In The Tent of AbrahamA statement on peacemaking was made at the “The Tent of Abraham” website welcoming all those who thirst and hunger for justice, peace, and dignity, to join in affirming their statement. And so we heeded the call and participated in the local “Tent of Abraham” hosted on October 4th at Calvary Church in Santa Cruz.
Members of the Muslim, Christian and Jewish community attended as well as people from various other faith traditions.
What brought us together was simple: the desire for creating more “well worn paths between huts”—a chance to continue the efforts to build bridges of respect and understanding among the families of Abraham.
This was a very auspicious time of year to celebrate together as within the Christian, Jewish and Islamic traditions it was a shared time of celebration.

As the Holy month of Ramadan was concluding, the Feast Day of Saint Francis of Assisi and the Jewish Festival of Sukko, known as “The Season of our Rejoicing” was wrapping as well. The topic of interest on this particular evening was ”The Sabbath, The Holy Day of Rest” from the perspective of Islam, Christianity and Judaism.

Father Joel, of the Calvary Church, began the evening with, what I believe, was a Turkish welcome and expression of gratitude for all to be gathered in the name of peace and friendship.

Sheila Leich, representing the Christian community from the Diocese of Monterey, gave a beautiful historical retrospective of how Sundays became the Lord’s Day for the Christians.

Linda LeRose, from the Jewish community (joined by Rabbi Paula Marcus of Temple Beth El), brought us into the Jewish tradition of Shabbat (beginning at sundown on Friday night) when we leave off the world and enter “The Sacred “ of the Sabbath, with the covering of eyes during the recitation of the Shabbat prayers while lighting the candles…

Fatih, from the Pacifica Institute, presented an informative and spirited talk on the various sacred cycles within the year according to the Islamic tradition starting with Ramadan. He then described the various stages within the month, the day and finally, the hour.

Then Nihat, from the Pacifica Institute, presented a very moving “call to prayer” from the Islamic tradition. And the Women were invited into the women’s prayer room and the men into the men’s. According to Islamic tradition, the Muslim community took to the three positions of prayer: responsibility, submission and annihilation.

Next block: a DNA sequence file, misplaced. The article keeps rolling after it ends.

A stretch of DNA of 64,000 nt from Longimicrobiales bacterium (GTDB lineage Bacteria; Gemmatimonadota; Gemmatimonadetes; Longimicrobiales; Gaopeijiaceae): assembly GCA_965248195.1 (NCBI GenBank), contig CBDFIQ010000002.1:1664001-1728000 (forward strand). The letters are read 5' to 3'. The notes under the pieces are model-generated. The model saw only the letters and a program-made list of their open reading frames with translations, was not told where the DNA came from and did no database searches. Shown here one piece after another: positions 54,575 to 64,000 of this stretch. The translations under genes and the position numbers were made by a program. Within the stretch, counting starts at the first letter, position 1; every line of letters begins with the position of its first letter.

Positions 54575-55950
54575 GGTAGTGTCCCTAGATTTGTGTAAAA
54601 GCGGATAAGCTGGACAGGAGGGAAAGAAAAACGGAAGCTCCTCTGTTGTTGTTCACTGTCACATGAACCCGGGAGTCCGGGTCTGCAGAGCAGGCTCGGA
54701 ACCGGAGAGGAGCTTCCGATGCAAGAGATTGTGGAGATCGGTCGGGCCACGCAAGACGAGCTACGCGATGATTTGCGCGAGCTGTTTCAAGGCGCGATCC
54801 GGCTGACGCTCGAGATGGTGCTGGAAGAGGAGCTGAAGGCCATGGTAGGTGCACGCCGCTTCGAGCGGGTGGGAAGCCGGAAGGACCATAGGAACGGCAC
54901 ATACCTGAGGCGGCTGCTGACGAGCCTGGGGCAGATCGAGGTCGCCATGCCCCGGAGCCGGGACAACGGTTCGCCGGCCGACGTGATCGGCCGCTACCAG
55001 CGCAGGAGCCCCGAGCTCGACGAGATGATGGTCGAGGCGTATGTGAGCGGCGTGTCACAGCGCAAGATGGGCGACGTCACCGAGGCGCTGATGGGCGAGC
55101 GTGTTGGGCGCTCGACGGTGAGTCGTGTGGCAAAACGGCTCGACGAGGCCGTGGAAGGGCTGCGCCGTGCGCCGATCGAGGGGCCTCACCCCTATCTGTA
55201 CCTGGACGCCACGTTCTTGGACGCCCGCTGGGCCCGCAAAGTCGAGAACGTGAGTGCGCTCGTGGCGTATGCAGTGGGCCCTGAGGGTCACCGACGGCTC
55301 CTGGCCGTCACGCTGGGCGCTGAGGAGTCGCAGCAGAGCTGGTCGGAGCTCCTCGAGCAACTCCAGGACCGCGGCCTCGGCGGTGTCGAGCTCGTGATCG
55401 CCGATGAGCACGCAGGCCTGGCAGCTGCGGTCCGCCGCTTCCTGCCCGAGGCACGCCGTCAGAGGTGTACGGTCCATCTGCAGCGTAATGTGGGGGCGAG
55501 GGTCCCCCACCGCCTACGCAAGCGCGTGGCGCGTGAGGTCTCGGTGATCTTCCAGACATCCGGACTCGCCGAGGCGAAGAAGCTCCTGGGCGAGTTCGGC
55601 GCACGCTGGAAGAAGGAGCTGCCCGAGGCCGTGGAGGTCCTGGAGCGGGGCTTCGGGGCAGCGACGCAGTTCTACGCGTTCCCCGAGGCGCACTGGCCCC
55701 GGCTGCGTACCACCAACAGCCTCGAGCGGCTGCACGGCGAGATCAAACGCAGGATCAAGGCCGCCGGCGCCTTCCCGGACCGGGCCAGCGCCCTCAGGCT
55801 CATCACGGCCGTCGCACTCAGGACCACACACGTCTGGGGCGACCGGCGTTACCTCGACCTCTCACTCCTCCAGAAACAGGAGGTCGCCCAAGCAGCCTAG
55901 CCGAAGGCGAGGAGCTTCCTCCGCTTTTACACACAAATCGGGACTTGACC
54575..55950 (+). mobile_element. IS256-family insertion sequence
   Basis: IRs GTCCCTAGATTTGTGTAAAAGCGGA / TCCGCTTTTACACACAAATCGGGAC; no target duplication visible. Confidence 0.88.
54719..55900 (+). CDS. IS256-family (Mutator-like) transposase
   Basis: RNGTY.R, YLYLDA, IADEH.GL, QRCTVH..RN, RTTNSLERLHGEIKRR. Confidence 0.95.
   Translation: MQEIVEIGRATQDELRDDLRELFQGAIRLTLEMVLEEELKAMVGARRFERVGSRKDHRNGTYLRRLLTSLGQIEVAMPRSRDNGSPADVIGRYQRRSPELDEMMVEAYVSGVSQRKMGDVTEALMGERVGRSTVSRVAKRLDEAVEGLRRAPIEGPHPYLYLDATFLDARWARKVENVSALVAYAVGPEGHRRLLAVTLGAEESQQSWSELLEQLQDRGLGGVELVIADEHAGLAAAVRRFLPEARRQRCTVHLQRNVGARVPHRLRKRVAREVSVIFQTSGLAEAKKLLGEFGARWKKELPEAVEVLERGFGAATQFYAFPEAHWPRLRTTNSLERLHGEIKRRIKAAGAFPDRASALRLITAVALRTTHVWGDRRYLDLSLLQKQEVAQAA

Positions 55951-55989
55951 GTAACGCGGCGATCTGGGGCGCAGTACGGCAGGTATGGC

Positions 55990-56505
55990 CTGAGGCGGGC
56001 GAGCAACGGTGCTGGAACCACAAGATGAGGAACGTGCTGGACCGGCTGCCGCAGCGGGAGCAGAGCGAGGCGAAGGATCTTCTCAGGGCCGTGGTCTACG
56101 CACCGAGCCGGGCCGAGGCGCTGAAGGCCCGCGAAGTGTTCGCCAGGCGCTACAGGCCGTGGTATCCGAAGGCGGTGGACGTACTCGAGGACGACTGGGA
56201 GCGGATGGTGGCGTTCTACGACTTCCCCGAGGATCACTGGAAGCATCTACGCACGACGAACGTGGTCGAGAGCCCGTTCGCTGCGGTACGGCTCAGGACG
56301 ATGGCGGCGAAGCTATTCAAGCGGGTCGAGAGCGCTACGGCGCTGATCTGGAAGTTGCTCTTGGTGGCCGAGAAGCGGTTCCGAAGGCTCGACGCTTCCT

After the prayer, we walked together to the sanctuary that was beautifully decorated and transformed into the “Tent of Abraham” which was open in all four sides just like Abraham’s.

Afterwards, we joined in song with Fr. Cyprian Consiglio (a Camaldolese monk and ordained priest from the New Camaldoli Hermitage in Big Sur, also representing Sangha Shantivanam from Santa Cruz) and Lori Rivera. Fr. Cyprian wrote an original song especially for this event honoring the sacred words from the Islamic “Bismillah” chant.
Then Fr. Cyprian sang the Beatitudes from the New Testament and shared a beautiful talk on what he believed to be the common golden threads that joined Judaism, Christianity and Islam; and those being devotion and surrender.

Rabbi Paula Marcus presented the Jewish tradition associated with the holiday of Sukkos. Each day of Sukkos accompanied by prayer, the Lulav, Hadass, Aravah and Esrog* are waved gently in every direction; right, left, forward, up, down, and to the rear, to show that Hashem is truly everywhere.

Following Rabbi Paula Marcus, Nihat recited Islamic prayers with Ziya translating so we could all enjoy the spiritual truths being offered…

In between each presenter was a lovely period of silence to reflect. We ended our time in the sanctuary with a group song led by Lori Rivera. What followed was a truly amazing banquet for all to enjoy as new friendships were made and conversations continued.
It seems that we are in the “bridge-building” business together!
May we each experience the abundance of our shared intention toward peace for all. With deep gratitude to all who joined hearts and hands to make this the beautiful gathering that it was.
by Sarojani Rohan and Sangha Shantivanam

*Lulav, Hadass, Aravah and Etrog are four species to celeberate Sukkot.

Lulav – a ripe, green, closed frond from a date palm tree –shaped like the spine, stand up for what is good.
Hadass– boughs with leaves from the myrtle tree – shaped like the eyes to see the goodness in every person.
Aravah – branches with leaves from the willow tree –shaped like the lips to speak goodness.
Etrog – the fruit of a citron tree-shaped like the heart to remind us to be openhearted and kind.
All four of them are waved together in six directions in Jewish tradition to remind that God is all around.